Three Ideas To Explain the Meaning of Lent to Children Skip to next element

Three Ideas for Children to Explore and Observe the Meaning of Lent

CTA - Christ to All /Jan. 08, 2024
Three Ideas for Children to Explore and Observe the Meaning of Lent

By Julia Schumacher Martin  

The season of Lent, which consists of the forty days before Easter Sunday, is traditionally a penitential season. It is a time of somber self-examination, prayer, and contemplation on Christ’s sacrifice. Historically, Christians fasted during Lent; many people who observe this period today choose to “give up” something that is an indulgence (coffee, alcohol, social media, etc.) as a way to mirror Christ’s forty days of fasting in the wilderness (see Matthew 4:1–11).  

Fasting, contemplation, self-examination, penitence . . . Does that sound like an advertisement for a fun-filled children’s ministry event? Perhaps not. But using the six weeks before Easter to explore the story of Jesus’ sacrifice with the kids in your ministry is a great way to present the meaning of Lent for children—and yes, it can be fun! Here are a few suggestions for how to explore the pre-Easter season with the kids you serve.  

1.  Tell the Story . . . in digestible increments. As a children’s ministry leader, you know well that subjects like betrayal, violence, death, and sadness are very difficult to work through with children. And yet, these are all part of the Easter story. Use a children’s Bible and break the pre-Easter narrative up into six parts—the smaller, the better! Use the Bible time in your Sunday school hour to read and talk about one part of the story each week leading up to Easter. For stories about Palm Sunday or the Last Supper, recruit the children to act it out. Give the kids plenty of time to ask questions. Most importantly, emphasize how each part of the story shows how much Jesus loves us. (If you’re wondering where to begin, CTA offers a variety of items that will be useful, and fun, for kids to learn more about the season of Lent.  Check out CTA's collection of Children's Lent or Easter preparation items.)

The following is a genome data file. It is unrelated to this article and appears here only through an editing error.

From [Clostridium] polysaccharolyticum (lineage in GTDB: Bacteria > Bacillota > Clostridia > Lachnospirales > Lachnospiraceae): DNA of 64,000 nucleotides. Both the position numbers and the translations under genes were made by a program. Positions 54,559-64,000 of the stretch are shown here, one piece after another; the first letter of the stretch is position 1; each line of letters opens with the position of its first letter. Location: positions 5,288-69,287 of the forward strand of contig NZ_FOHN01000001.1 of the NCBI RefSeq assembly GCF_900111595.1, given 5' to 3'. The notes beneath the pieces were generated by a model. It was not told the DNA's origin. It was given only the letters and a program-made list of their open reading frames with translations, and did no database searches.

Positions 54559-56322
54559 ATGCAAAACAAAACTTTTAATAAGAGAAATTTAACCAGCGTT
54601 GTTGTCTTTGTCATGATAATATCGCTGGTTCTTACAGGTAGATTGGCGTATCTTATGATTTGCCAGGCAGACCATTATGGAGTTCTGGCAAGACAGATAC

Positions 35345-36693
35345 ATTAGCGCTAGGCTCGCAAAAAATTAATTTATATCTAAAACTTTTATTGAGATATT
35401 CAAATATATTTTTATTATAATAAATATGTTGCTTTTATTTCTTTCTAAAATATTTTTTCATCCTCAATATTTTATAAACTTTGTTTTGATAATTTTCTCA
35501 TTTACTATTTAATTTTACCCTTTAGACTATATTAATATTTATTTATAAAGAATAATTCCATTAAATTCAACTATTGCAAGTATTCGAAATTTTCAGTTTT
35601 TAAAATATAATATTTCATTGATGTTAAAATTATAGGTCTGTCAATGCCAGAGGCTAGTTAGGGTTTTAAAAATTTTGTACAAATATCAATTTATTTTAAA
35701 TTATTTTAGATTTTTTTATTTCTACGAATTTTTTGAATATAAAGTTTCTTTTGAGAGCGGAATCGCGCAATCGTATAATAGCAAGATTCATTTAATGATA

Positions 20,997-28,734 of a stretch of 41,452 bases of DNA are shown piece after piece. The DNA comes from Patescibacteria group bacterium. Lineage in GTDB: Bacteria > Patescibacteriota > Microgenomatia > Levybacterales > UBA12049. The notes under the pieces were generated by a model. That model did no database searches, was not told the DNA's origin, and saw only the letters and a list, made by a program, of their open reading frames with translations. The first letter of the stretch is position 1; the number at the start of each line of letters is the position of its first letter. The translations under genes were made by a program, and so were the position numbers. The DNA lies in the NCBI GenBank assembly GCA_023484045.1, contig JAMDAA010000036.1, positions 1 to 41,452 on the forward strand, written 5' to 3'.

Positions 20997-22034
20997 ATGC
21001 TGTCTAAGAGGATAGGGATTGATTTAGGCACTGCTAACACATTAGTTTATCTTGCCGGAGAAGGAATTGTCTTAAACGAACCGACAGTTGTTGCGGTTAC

2.  Host an event! Sure, this may seem counterintuitive—after all, your truly celebratory Easter egg hunt is around the corner—but hosting a “crosswalk” event for children can help them appreciate the significance of the Lenten season. Choose a day close to the beginning of the forty-day period, and set up a long hallway or a large, open space with a “path” that children and their families can follow. Prepare activity stations along the path that use crafts, games, or songs to tell part of the story of Jesus’ deep love for us leading up to his resurrection. Then send home devotions or activities that families can do together at home for the remainder of the season.  

3.  Try challenges—gentle ones! Make the concept of “Lenten fasting” accessible for the kids you work with by challenging them to adopt one specific habit each week in the six weeks before Easter Sunday. Explain that trying little things that are hard reminds us of the very big, hard things that Jesus did for us. Consider challenging the children to give up non-school-related screen time for a week, eat no candy or sweets, go without sugary drinks or soda, or spend a full week without complaining. You can also encourage them to adopt positive habits: they could make their bed every morning, help out with a chore they usually don’t take on, or say something kind about someone each day for the week. At the end of each week, check in on how the challenge went: ask if it was hard to do, what they learned, how other people reacted. Then give them the next one. You can decide if you would like to keep parents updated on each week’s challenge—or if the children would find it more fun to try out their new habits without telling anyone, as a surprise to their families.  

Ultimately, the meaning of Lent for children is the same as it is for all of us: Lent is about Easter. Without Christ’s suffering, sacrifice, and death, there would be no Resurrection. And as children explore the story and struggle like all sinful people with their challenges, keep the truth of God’s love front and center in your ministry. Jesus went through what he did out of love for us—and his sacrifice ended in life and victory! May God bless your ministry and the children you serve this pre-Easter season.  

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